Sadiq Khan: 'I used to do stand-up' | Politician gave up comedy to be London mayor © Kate Blackwood / Creative Commons (image cropped& extended)

Sadiq Khan: 'I used to do stand-up'

Politician gave up comedy to be London mayor

London mayor Sadiq Khan has told of how he gave up stand-up comedy to run for the capital's top office.

The politician told jokes as part of the Stand Up For Labour benefit gigs, which he said was 'a childhood dream come true' – but declined to follow that ambition.

He told Time Out: 'I used to do stand-up, actually. I had a ten-minute routine I did for a thing called Stand Up for Labour, where we'd go around different seats and use comedy to raise money. I stopped doing this routine when I started running for mayor.'

Khan said he made that decision as he considered major a serious job, making a distinction between himself and predecessor Boris Johnson,

He said: "One of my concerns when I was running for mayor was that Londoners had the impression that the mayor can't do very much – that his job was to act the buffoon, walk the red carpet and tell a few jokes. Although I can do the last one, by the way.'

Sadiq Khan comedians Khan appeared at a gig in his Tooting constituency in 2013, when he was still an MP.

At the time he said: "I have delivered speeches to audiences big and small all over the world but have never been as nervous as I was before going on stage to be a stand-up comic.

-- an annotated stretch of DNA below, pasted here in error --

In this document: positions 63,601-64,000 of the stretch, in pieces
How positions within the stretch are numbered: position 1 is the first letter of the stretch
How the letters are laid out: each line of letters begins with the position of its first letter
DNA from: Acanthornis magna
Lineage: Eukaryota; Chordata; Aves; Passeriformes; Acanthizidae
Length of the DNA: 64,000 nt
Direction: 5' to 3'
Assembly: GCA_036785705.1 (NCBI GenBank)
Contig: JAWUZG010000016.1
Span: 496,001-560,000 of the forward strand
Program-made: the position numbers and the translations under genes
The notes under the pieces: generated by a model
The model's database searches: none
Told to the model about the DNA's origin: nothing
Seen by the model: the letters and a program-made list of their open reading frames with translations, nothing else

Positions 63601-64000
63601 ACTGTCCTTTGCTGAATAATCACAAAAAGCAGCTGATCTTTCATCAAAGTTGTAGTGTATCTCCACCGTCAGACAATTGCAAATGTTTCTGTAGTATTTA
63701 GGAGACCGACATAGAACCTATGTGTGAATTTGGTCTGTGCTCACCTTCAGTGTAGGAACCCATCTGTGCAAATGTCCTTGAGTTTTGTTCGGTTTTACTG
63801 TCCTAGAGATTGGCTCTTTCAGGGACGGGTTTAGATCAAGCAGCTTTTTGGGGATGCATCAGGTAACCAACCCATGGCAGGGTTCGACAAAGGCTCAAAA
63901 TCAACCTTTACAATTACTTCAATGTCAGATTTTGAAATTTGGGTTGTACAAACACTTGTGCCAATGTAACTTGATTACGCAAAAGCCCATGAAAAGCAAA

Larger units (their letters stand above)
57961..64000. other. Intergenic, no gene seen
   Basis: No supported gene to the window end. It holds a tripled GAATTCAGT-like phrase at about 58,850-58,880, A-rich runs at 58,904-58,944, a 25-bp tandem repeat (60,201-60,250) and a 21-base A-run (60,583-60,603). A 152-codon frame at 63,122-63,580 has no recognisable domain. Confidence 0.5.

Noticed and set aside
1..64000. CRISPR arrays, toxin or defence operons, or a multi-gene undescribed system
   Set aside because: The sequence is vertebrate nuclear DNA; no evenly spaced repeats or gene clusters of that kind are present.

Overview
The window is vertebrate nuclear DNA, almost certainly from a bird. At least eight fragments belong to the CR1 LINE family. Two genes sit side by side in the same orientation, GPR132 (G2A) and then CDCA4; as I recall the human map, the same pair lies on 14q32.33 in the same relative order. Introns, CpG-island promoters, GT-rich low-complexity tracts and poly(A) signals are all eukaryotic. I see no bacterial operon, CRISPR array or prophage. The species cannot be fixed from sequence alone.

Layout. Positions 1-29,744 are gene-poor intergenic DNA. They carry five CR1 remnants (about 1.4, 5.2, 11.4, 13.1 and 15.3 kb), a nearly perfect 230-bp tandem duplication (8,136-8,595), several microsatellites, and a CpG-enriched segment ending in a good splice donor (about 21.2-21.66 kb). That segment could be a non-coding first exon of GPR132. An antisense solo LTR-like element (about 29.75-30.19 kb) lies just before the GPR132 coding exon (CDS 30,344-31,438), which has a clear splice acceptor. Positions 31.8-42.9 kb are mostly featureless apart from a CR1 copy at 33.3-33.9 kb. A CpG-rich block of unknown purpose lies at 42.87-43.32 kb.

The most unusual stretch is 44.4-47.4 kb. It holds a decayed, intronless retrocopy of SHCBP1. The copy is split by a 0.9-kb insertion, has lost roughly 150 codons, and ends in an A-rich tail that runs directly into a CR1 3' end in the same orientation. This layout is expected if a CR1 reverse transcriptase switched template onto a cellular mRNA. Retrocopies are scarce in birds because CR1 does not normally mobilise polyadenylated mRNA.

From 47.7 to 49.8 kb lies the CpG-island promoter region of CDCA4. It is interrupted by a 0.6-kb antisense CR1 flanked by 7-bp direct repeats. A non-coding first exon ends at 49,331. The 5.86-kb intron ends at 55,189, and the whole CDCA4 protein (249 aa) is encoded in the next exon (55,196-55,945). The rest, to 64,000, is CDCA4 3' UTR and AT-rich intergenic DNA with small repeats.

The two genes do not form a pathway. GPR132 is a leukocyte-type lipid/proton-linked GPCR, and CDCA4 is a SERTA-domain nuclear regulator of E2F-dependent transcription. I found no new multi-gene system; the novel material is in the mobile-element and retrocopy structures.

'The crowds were very generous in laughing at my jokes - although I think I will stick to my day job.'

After hearing Khan's routine, Arthur Smith, who was also on the bill, suggested he could be a 'good club-level comedian one day'.

One of his gags, which he also told to Alastair Campbell in an interview for GQ magazine earlier this year, went: 'I went to St George's, my local hospital, and I asked three surgeons, "Who are the easiest people to operate on?" The first surgeon said librarians, "Because you slice them open and all the parts are perfectly ordered." The second one said, "No. Accountants are the easiest, because you slice them open and all their parts are numbered." But the third one said, "No. It's politicians. We had Jeremy Hunt in here last year. I sliced him open and he was gutless, spineless and his head and arse were totally interchangeable."'

Last year, Tony Blair admitted he attempted stand-up while a a student at Oxford University, telling political comic Matt Forde that his performances were 'really dire' and a 'rich vein of embarrassment'.

Here's Khan's Time Out interview.

Published: 5 Sep 2016

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